Year-to-date deficit stands at $388.5 billion; string of deficits reaches 15 months
By Robert Schroeder, MarketWatch
WASHINGTON (MarketWatch) — The U.S. government ran a budget deficit of $91.8 billion in December, marking the 15th straight month in which outlays exceeded receipts, the Treasury Department reported Wednesday.
The December figures bring to $388.5 billion the deficit for the first three months of Washington’s 2010 fiscal year.
That’s on top of a staggering $1.4 trillion budget shortfall for fiscal 2009, more than three times the size of the deficit that the government ran in 2008.
The federal deficit for December 2008 was $51.7 billion.
With President Barack Obama under increasing pressure to cut the deficit, the White House is scheduled to unveil his budget for fiscal 2011 next month.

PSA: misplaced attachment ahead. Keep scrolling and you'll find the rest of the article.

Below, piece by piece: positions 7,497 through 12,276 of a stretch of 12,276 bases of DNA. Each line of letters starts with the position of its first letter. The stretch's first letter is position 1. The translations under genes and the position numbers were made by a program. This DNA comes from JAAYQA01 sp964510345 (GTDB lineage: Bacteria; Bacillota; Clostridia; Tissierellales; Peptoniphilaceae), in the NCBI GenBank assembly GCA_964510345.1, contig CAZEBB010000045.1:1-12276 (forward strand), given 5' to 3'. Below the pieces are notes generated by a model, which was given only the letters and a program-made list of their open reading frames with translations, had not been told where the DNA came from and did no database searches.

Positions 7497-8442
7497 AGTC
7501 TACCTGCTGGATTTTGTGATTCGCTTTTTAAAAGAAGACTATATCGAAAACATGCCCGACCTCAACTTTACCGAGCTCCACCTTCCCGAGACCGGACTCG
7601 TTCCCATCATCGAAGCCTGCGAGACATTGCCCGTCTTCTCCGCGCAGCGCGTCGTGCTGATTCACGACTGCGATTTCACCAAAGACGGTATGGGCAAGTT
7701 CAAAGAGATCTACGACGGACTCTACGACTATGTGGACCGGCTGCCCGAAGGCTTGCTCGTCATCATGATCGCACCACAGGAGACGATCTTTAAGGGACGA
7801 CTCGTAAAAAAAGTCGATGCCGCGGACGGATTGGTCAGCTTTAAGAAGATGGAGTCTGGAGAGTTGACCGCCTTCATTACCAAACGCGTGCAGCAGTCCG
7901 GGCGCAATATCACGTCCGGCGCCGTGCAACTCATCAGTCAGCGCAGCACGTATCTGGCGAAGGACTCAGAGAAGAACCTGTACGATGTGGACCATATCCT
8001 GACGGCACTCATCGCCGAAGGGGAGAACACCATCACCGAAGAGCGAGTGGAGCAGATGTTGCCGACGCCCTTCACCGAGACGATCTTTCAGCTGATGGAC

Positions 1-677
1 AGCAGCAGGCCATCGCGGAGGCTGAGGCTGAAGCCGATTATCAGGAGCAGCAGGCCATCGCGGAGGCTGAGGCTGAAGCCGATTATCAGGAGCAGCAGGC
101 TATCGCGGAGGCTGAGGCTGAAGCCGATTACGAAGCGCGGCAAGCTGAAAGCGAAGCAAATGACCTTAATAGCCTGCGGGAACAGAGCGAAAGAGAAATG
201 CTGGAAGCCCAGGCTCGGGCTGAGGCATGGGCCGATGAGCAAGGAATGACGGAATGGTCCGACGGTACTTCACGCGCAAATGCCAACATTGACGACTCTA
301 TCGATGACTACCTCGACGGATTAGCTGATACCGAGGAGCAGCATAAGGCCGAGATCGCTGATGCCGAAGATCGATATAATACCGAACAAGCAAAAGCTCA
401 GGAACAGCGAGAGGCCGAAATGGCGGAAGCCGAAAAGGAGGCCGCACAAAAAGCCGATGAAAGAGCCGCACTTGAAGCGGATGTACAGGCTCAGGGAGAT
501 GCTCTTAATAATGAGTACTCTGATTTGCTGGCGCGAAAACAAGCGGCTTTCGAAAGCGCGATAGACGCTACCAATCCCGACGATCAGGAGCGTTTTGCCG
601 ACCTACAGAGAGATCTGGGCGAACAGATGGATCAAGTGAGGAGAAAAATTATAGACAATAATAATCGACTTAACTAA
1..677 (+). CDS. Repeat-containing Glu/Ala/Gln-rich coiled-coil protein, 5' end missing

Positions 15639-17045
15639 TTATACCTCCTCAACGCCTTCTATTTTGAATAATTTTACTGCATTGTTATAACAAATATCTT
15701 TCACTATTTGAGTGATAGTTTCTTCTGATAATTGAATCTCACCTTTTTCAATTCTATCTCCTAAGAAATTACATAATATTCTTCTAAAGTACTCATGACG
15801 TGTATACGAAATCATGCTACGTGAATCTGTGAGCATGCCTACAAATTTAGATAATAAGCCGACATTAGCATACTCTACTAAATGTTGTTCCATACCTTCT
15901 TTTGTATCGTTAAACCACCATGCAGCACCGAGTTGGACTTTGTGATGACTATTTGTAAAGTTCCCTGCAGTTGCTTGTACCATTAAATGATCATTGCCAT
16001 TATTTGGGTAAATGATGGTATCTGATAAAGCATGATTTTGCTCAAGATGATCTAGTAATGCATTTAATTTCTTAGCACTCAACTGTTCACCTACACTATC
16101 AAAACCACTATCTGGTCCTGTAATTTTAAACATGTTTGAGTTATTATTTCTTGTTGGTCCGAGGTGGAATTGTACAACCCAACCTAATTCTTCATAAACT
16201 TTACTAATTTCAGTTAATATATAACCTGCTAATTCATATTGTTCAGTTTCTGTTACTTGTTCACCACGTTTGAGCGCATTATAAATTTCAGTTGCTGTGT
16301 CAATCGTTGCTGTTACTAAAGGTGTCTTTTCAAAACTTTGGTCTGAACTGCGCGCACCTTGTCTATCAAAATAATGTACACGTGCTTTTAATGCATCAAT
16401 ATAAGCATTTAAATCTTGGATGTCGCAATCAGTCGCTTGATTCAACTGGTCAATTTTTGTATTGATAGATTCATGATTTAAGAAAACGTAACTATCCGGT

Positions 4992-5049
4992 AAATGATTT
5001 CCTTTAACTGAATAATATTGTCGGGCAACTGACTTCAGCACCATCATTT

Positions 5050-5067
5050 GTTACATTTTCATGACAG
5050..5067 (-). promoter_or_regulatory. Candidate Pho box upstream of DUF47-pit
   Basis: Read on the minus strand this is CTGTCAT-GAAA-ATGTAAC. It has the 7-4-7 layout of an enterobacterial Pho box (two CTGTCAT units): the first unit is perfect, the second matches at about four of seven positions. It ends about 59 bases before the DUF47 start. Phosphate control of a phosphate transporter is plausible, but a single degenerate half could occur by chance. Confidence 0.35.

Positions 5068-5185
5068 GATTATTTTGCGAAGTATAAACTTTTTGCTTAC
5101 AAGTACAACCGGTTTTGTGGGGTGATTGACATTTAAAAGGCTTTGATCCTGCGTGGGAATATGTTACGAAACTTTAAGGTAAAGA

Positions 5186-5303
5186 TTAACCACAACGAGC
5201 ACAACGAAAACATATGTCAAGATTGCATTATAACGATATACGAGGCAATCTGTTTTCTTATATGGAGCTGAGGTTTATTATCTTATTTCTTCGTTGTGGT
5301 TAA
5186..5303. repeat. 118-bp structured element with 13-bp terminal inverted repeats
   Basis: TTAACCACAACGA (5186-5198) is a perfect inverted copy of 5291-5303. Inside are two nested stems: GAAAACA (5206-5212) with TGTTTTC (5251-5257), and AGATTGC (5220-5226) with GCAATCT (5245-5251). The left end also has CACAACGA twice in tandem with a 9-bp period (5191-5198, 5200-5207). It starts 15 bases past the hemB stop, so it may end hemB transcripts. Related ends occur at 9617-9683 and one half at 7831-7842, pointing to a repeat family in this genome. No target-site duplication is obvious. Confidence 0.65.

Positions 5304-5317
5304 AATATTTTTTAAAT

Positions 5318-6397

Among other things, Obama is considering charging banks a fee to recoup taxpayer funds used to bail out the financial industry. That money could be used to help pay down the deficit.
The government was still spending money in December to bail out banks, but not nearly as much as a year earlier. A total of $3.9 billion was spent on the Troubled Asset Relief Program last month, the figures showed.
Receipts were $219 billion in December, the Treasury reported, while outlays were $311 billion.
A year ago in December, receipts were $238 billion. Outlays were $289.5 billion.
With U.S. unemployment stuck at 10%, Obama also must contend with a growing chorus of calls to create jobs — but without adding to the deficit. Unemployment is shaping up as a key issue for voters as lawmakers prepare for mid-term congressional elections in November.
Earlier this month, the Congressional Budget Office estimated that the December deficit would come in at $92 billion. The nonpartisan agency also estimated that the deficit was about $390 billion for the first quarter of fiscal 2010. Read CBO monthly budget review.
The federal government’s fiscal 2011 starts on Oct. 1.
Robert Schroeder is a reporter for MarketWatch in Washington.